This one is for you, guys!
One of the keys in helping people with wine is to appeal to the widest possible audience. The same applies to a wine column. Grape Sense has always focused on affordable wines but has kept the focus pretty diverse.
Sometimes though a particular focus is helpful. There is a term in the wine world that can be very misleading – ‘feminine wine.’ Generally, the term means a lighter bodied wine with a light hand on the alcohol and mouthfeel.
I’ve never heard the term ‘masculine wine’ in my 8-10 years learning about wine. Occasionally, the term muscular is used, usually meaning big and bold. Well, today men let’s punch somebody in the mouth. Let’s talk about big, bold manly wine that makes you say “damn!”
There is enough cold weather left in the early days of 2017 to go big with your wine choices. Big wines go with big foods. Any discussion of big wines begins and ends with the “king of grapes” or Cabernet Sauvignon. Similar to never hearing about masculine wine I’ve never heard of a queen of grapes.
Cabernet is the most-planted red wine grape in the world. Cabernet is big fruit, big mouthfeel and big tannins on the finish to stand up to big food. Cabernet should be enjoyed with bloodied red meat, charred on the outside and medium rare on the inside. Growl!
Cabs can pair nicely with big bold, beef-based, stews as well. But nothing quite matches the muscle power of beef and Cab. Good value Cabs are J. Lohr, Robert Mondavi, Clos du Val, Louis Martini. You can usually find one of those on the grocery or liquor store shelf. Most of those wines sell for around $15. Keep in mind gents, big red wine often means big alcohol so choose carefully.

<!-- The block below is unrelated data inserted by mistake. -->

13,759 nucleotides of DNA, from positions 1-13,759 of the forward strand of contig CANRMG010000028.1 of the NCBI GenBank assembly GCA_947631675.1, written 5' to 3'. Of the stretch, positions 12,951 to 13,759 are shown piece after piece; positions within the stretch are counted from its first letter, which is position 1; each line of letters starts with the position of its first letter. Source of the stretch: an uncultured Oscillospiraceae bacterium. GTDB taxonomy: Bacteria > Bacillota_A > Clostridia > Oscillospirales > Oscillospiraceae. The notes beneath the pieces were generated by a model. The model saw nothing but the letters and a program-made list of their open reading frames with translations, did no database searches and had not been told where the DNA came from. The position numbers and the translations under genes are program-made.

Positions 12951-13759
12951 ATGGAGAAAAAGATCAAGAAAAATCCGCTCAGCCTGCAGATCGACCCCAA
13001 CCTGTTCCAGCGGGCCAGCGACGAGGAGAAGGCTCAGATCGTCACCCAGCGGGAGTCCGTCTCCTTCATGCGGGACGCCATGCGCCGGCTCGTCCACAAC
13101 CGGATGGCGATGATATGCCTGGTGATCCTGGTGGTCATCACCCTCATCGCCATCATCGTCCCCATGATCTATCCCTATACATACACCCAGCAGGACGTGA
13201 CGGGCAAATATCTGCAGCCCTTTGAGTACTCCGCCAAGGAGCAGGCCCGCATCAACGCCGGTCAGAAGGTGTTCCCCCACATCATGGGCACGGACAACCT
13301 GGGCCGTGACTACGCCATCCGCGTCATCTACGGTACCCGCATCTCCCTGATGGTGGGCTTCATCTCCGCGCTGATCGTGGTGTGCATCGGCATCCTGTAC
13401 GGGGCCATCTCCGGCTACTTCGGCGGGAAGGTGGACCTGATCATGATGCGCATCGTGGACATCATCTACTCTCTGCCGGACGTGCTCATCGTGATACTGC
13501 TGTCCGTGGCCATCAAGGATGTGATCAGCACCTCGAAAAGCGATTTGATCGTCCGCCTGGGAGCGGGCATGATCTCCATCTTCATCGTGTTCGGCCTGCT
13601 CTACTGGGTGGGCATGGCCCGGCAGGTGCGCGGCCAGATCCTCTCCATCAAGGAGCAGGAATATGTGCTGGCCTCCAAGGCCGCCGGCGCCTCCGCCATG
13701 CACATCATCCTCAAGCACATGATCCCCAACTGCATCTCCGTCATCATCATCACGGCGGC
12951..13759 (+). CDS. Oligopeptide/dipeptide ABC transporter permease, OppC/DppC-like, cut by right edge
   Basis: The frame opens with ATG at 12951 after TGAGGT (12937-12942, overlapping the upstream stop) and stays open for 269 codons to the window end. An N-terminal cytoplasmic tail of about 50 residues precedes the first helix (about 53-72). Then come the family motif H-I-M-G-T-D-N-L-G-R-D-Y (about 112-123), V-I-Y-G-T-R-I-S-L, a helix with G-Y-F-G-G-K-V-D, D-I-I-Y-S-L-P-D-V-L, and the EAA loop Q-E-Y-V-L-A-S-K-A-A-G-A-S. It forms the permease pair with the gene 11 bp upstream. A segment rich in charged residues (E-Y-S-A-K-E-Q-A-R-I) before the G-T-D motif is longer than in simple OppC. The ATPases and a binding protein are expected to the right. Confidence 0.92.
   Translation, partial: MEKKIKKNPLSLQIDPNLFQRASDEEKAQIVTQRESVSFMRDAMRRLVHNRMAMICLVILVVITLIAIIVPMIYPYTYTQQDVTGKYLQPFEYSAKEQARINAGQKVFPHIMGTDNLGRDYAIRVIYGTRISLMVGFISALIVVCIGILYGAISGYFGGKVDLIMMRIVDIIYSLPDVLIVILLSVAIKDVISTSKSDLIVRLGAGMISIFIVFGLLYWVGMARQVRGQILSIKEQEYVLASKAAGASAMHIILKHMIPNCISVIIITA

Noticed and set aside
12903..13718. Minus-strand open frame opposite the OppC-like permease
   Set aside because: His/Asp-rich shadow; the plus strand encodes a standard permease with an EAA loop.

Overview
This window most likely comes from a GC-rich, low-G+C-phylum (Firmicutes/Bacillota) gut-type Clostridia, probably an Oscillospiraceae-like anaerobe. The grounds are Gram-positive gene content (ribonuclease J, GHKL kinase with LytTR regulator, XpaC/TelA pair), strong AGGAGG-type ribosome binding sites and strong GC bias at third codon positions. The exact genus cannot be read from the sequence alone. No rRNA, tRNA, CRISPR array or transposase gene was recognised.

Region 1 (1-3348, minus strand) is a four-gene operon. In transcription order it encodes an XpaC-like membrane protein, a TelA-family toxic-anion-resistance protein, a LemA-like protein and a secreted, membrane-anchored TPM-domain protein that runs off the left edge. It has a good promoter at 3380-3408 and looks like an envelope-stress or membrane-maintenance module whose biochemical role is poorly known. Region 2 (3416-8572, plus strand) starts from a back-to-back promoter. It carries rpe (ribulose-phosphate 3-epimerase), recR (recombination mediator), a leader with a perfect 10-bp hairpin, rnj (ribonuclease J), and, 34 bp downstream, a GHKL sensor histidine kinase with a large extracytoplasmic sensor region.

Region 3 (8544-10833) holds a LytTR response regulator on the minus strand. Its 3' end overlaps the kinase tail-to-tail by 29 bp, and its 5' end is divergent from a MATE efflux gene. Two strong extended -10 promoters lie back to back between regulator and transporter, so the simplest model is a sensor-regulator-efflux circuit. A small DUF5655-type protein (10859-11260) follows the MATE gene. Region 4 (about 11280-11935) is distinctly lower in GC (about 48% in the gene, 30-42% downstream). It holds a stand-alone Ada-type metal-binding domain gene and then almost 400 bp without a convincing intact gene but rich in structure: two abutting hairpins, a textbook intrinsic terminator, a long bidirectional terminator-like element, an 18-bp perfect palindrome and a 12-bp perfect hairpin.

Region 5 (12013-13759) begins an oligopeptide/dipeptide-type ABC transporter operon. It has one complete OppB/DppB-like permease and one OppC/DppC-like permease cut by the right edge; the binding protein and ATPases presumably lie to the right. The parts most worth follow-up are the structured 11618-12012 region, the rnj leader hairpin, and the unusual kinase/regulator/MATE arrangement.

There is no more enjoyable pairing – maybe even with fewer grunts – is red wine and chocolate. Cab is pretty big for most chocolates and not the best pick for pairing. Get some good dark chocolate, about 70 percent dark, and pair it with a Zinfandel. Zin brings bigger and softer fruit than a cab with a nice peppery finish. Try Three Deadly Zins or Consentino Cigar Zin as a good pairing. If you have trouble finding either of those look for a Zin from Lodi, California. There are several good ones under $20.
For another choice I’d suggest Syrah. Washington Syrah is big, rich, smooth and fabulous value wine.
As you develop your wine and chocolate tastes try experimenting with the wine, sure, but experiment with the chocolate as well. The sweet chocolate bars at the checkout counter won’t cut it guys. Kroger stores are now carrying Lindt chocolate – a pretty decent and affordable choice. Experiment by going from 60-80 percent cacao. You might be surprised with the differences.
Real men drink red wine. Be bold and give the big boys a chance.